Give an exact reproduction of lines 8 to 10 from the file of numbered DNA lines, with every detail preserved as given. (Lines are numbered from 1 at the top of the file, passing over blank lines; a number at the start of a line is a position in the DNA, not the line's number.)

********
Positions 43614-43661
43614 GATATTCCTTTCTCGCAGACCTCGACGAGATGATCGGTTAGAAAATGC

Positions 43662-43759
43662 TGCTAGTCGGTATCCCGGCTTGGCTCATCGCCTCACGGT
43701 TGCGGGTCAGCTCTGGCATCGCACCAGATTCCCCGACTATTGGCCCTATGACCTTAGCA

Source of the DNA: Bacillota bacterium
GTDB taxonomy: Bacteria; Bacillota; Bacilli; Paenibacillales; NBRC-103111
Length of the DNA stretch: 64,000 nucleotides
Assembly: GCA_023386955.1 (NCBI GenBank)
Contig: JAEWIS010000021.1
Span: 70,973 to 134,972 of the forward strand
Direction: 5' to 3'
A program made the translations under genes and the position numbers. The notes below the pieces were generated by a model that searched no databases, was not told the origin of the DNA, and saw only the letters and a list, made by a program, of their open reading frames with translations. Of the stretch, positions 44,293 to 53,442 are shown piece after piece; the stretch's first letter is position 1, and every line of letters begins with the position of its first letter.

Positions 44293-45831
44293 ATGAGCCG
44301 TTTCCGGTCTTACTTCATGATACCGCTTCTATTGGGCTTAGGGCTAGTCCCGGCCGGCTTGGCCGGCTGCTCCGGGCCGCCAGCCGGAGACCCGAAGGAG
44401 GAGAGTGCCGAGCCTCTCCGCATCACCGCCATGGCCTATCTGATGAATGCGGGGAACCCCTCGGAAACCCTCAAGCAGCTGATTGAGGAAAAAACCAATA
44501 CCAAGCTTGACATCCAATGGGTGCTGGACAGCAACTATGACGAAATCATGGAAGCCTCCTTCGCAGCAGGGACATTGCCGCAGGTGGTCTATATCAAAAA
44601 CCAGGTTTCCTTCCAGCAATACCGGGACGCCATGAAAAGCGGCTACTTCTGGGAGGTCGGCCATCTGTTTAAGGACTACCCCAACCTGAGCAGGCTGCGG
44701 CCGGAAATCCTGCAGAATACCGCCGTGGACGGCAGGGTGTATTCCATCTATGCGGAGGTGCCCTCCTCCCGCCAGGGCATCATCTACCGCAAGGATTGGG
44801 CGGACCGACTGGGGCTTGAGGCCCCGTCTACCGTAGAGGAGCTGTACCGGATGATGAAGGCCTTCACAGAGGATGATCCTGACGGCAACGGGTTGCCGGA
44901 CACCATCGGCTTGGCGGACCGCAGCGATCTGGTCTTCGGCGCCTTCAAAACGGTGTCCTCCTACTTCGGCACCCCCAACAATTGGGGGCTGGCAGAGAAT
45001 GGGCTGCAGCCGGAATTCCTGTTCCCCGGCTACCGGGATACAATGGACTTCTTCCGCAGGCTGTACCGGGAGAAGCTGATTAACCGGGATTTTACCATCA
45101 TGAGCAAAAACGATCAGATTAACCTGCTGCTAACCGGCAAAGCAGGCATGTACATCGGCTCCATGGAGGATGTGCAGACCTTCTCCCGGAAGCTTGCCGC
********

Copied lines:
Length of the DNA stretch: 64,000 nucleotides
Assembly: GCA_023386955.1 (NCBI GenBank)
Contig: JAEWIS010000021.1